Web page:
"Although European Late Neolithic and Bronze Age cultures such as Corded Ware, Bell Beakers, Unetice, and the Scandinavian cultures are genetically very similar to each other, they still display a cline of genetic affinity with Yamnaya, with highest levels in Corded Ware, lowest in Hungary, and central European Bell Beakers being intermediate. Using D-statistics, we find that Corded Ware and Yamnaya individuals form a clade to the exclusion of Bronze Age Armenians showing that the genetic ‘Caucasus component’ present in Bronze Age Europe has a steppe origin rather than a southern Caucasus origin. Earlier studies have shown that southern Europeans received substantial gene flow from Neolithic farmers during the Neolithic."

The chief thing I noticed in this case is that they note this "Caucasian component" but this study simply doesn't go into some rather intriguing subjects the Haak et al. study did which would be what seems to have "formed" the Yamnaya themselves. Haak et al. touches upon two populations it called "Eastern European Hunter-Gatherers" (which it seemed to imply (if I recall correctly) were "Ancient North Eurasian (ANE) MA-1 related ancestry" + Western European Hunter-Gatherer") & what they dubbed an "Armenian-like" / "Caucasian-like" population.

It further seemed to say that these two populations (Eastern Hunter-Gatherers and the Caucasian-like population)  intermixing is what ultimately created the Yamnaya. Making the Yamnaya the mixture between ANE, ENF & WHG that they seem to be:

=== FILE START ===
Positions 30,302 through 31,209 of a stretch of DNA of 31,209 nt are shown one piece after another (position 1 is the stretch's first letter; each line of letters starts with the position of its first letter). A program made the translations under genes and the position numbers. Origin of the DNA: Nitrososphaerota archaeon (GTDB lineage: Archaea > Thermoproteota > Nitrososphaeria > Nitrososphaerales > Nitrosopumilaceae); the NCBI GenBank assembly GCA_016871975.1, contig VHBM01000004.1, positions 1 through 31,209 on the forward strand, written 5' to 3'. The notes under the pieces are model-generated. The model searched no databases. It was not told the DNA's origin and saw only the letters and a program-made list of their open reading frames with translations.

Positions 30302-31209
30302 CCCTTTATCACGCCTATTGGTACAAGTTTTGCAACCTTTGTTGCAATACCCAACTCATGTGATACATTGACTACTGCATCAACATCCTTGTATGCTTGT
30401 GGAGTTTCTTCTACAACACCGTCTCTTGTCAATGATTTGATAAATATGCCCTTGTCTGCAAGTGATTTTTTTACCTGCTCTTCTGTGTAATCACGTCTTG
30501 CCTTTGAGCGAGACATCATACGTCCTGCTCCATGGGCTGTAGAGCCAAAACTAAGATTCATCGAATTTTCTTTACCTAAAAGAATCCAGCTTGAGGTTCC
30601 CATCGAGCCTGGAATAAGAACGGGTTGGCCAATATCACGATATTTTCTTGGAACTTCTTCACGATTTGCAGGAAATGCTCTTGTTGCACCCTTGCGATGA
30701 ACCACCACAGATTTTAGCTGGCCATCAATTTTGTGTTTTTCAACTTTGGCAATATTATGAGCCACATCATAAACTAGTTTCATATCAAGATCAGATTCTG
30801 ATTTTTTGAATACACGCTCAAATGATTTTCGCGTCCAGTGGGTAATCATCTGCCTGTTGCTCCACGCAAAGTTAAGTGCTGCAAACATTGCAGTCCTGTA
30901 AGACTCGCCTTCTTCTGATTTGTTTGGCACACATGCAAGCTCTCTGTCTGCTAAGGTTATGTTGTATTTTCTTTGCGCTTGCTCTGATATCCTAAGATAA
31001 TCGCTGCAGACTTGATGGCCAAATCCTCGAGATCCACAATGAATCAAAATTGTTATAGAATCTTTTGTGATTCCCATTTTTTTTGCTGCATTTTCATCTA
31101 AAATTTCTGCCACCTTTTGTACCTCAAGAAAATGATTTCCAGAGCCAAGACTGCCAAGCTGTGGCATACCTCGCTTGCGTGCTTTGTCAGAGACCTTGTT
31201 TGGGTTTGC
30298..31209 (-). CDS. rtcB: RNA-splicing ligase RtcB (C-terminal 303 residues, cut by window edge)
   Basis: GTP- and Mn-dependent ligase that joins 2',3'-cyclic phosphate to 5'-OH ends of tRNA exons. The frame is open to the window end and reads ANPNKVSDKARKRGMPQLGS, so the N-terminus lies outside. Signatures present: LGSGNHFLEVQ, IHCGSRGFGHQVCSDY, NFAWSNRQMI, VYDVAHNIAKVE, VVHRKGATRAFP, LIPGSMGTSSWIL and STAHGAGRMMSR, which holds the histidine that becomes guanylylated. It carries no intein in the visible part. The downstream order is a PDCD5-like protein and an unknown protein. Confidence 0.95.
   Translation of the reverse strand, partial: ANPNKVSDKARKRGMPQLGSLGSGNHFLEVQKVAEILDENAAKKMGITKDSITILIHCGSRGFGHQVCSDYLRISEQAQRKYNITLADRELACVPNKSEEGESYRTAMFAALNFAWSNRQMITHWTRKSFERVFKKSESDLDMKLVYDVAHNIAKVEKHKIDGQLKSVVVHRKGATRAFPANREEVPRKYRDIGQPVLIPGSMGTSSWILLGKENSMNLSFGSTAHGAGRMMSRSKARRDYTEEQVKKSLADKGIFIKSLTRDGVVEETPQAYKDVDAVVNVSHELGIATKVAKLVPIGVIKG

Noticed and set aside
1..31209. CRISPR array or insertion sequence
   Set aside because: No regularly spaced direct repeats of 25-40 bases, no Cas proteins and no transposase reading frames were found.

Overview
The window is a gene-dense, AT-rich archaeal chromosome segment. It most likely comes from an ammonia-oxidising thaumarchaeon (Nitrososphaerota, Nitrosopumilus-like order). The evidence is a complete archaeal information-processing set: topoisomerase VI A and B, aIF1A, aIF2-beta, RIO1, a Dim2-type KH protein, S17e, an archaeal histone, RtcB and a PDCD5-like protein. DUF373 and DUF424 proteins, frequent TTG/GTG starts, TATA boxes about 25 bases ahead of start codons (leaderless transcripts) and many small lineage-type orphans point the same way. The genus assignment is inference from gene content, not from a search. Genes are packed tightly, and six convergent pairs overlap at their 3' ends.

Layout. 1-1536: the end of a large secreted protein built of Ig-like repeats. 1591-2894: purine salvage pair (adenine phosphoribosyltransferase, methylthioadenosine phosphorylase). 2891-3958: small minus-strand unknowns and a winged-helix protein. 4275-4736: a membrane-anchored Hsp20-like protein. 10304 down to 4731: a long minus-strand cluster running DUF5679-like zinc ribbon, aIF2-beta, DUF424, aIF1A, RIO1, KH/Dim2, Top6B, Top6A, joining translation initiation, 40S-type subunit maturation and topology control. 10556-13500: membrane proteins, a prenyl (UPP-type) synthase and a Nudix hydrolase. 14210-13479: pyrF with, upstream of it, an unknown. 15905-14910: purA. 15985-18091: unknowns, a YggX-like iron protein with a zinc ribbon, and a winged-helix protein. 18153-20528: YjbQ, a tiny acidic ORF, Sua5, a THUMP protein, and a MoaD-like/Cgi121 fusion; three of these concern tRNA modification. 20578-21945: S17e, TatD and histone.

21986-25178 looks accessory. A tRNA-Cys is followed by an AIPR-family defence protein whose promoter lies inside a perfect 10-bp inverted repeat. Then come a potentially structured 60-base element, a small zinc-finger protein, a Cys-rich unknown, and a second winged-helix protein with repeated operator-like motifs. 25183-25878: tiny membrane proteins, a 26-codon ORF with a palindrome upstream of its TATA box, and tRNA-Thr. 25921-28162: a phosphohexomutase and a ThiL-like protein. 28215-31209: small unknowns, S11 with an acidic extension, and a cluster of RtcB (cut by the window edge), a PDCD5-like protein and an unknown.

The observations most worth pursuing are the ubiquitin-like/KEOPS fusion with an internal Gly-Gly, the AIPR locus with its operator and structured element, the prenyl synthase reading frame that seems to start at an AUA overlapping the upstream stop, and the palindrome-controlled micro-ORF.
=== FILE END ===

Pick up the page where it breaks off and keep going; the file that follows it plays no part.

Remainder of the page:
The study doesn't go into this at all... It doesn't really even touch upon Eastern European Hunter-Gatherers or back up the idea that they seem to look like a mixture between ANE & WHG like the Karelian Hunter-Gatherer from Haak et al. did even via the Eurogenes K=8 model:

We don't even know if this model is correct. Is EHG a mixture between "ANE" & "WHG" or something else entirely that just shares ancestry with MA-1/ "Ancient North Eurasians"... As David (the author of Eurogenes) tells me; you could even model WHG as "EHG + something as of yet not sampled" so despite what I thought in my former post; there's still honestly some research to be done into "Eastern European Hunter-Gatherers".